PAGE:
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Super Bowl comeback victory applies to college life

Alex Libutti, Practicum Writer

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This past weekend we witnessed all of America doing one of the most American things Americans can do: watching the Super Bowl. Great food, friends and an awesome competitive spectacle sounds pretty good, right? Well, that is unless you don’t like sports.

Let me rephrase that—I don’t not like sports; I just don’t like them like most people do. Of course I love watching nail-biting action, adrenaline pumping last second passes and incredible feats of athletic ability. However, I always saw recreational sports as just that: recreational.

I never thought of sports as most people do, as learning a lot of life lessons from it, being able to salvage some events in a game and apply that to real life. I just never saw it happening. I thought the NFL, football and all other sports were just something to pass the time.

On Sunday, Feb. 5, the NFL and the Patriots changed my mind.

The game was nothing too special for the first half—in fact, it really wasn’t that great at all. Even as someone who was rooting for the Falcons, I wanted to engage myself with an awesome nail-biter. It’s the Super Bowl, the two best teams going at it, giving it everything they got—I expected something better than the blowout at halftime that foresaw the Patriots as failing miserably at the hands of the Falcons.

There was a lot at stake here for the Patriots, even more so for Tom Brady and Bill Belichick. If Brady were to win this game, it would make him the only quarterback to ever receive five coveted Super Bowl championship trophies.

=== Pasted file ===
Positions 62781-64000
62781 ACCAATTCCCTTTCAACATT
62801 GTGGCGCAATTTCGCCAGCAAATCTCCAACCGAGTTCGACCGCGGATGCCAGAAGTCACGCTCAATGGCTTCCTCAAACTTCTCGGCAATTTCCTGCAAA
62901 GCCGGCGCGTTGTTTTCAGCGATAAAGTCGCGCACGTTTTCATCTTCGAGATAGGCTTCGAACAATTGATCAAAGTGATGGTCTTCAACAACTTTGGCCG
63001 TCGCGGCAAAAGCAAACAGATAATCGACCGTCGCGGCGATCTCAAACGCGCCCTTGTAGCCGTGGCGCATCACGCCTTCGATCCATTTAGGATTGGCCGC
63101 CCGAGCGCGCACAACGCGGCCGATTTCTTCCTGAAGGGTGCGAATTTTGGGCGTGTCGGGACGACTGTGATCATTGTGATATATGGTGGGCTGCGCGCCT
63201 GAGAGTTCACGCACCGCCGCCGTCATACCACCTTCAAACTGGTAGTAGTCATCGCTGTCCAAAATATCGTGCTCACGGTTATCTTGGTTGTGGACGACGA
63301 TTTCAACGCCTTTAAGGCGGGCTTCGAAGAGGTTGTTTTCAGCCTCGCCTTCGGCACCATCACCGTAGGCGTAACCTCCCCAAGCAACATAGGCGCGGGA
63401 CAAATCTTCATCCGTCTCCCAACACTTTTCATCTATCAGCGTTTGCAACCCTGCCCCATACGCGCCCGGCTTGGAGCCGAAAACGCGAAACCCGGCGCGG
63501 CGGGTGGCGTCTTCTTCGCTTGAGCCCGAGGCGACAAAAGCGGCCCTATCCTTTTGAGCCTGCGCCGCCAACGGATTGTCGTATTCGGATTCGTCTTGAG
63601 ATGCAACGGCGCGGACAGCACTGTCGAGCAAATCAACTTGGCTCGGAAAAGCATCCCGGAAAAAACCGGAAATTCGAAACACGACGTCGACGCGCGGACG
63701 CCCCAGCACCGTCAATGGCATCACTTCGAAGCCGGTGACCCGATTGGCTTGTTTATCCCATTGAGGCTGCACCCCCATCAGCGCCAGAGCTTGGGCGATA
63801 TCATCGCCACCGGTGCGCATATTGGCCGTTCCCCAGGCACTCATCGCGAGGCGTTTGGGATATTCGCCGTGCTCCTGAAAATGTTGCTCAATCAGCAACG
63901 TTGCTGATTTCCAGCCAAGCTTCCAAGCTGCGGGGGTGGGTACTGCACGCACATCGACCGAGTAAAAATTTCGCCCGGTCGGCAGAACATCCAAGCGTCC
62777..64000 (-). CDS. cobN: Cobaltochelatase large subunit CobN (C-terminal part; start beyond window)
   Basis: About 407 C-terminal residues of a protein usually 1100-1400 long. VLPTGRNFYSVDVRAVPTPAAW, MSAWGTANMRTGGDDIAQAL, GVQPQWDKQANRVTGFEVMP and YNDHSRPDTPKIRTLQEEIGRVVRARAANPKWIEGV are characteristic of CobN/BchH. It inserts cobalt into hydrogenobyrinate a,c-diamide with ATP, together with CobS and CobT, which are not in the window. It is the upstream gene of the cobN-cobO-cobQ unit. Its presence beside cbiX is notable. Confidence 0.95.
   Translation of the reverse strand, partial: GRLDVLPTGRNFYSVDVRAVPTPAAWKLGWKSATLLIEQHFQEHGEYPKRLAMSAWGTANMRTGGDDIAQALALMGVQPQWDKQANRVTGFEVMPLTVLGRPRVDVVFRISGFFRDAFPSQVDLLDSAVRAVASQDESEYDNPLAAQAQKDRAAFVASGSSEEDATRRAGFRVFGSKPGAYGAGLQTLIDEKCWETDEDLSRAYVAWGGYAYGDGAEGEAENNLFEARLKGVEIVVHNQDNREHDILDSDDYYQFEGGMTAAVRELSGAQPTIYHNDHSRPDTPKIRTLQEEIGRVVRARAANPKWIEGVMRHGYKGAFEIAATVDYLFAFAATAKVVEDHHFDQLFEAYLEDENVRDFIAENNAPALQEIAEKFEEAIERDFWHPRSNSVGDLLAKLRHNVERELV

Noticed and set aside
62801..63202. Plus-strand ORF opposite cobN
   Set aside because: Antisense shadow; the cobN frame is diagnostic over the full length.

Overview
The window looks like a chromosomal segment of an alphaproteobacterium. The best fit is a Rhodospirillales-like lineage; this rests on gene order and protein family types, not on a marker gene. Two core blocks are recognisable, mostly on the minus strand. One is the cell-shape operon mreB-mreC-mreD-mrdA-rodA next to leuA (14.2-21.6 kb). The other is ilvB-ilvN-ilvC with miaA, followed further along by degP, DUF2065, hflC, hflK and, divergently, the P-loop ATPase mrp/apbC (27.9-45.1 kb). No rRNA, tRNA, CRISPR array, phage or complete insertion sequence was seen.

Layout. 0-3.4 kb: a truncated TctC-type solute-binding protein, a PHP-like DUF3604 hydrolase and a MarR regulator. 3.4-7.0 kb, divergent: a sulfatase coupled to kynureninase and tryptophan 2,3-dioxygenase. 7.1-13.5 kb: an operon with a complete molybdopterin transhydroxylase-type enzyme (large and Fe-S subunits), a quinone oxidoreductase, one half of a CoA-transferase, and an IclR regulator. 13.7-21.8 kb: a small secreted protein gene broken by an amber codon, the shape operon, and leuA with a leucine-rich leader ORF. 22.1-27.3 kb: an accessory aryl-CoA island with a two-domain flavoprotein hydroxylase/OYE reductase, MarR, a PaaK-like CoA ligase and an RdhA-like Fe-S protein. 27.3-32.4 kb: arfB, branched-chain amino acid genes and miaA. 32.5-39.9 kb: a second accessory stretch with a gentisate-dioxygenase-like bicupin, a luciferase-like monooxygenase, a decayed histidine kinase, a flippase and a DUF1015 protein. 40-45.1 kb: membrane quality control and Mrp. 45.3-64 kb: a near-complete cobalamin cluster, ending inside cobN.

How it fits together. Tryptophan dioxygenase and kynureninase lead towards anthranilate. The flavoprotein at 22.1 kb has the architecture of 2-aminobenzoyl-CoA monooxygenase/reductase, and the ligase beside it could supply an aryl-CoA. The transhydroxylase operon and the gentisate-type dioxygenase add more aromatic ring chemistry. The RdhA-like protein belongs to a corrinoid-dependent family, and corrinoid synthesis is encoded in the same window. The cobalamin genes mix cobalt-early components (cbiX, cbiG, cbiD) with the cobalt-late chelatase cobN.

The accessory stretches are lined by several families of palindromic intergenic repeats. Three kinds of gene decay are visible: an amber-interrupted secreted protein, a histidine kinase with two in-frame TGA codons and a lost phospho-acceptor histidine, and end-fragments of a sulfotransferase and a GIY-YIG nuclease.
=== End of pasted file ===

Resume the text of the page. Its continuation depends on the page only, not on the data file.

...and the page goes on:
Many of my friends, and myself, chalked it up as a giant loss for the Patriots. An unfortunate end of season for Brady after coming so close, and really great bragging rights for the Falcons; we shut the television off, and I went on to do something else.

But then something happened.

The Patriots started a comeback. One touchdown, two, a field goal—all of a sudden, ladies and gentlemen, we have ourselves a game again. As I turned back to the TV, I couldn’t help but commend Brady, Belichick, and the rest of the Patriots. On national television, they really proved that it isn’t over until it’s over.

I thought, “Wow, even if they don’t win this, you have to respect the fact that they kept going until the end.”

Then, something even crazier happened—they won. The Patriots were able to come back from such a terrible beating the first half and pull off one of the greatest comebacks in NFL history.

I realized that you really shouldn’t just give up, no matter how the odds look, and that there is always time to make a change. Then it dawned on me. I’m making a connection. I’m taking a lesson from sports and applying it to my real life.

First I felt like an idiot for being so naïve about sports and the lessons they can teach, but then happiness began to sink in. I realized that this is my last semester at West Chester University, and that although the end is near, there is still time to succeed.

There is still time to do even better than I had last semester, study harder than I ever have for tests, read more in depth in every textbook and make sure I get the most out of my last few remaining months at this place I have called home for so long.

To all students, understand that it is never over. It is a continuous improvement, a continuous development and nothing—like dates, time, test grades or anything else—can set your life in stone.

One thing does not have to end it all, and one great test grade has no more power than one bad one. Just like the Patriots and Brady, they realized it isn’t over until it’s over, and that nothing can stop you.

With that, students of WCU, go forward and make this your best semester yet. And those that are lucky enough to return again next fall, make that one better.

Alex Libutti is a fourth-year student majoring in communication studies with a minor in journalism. He can be reached at [email protected]

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The Student News Service of West Chester University
Super Bowl comeback victory applies to college life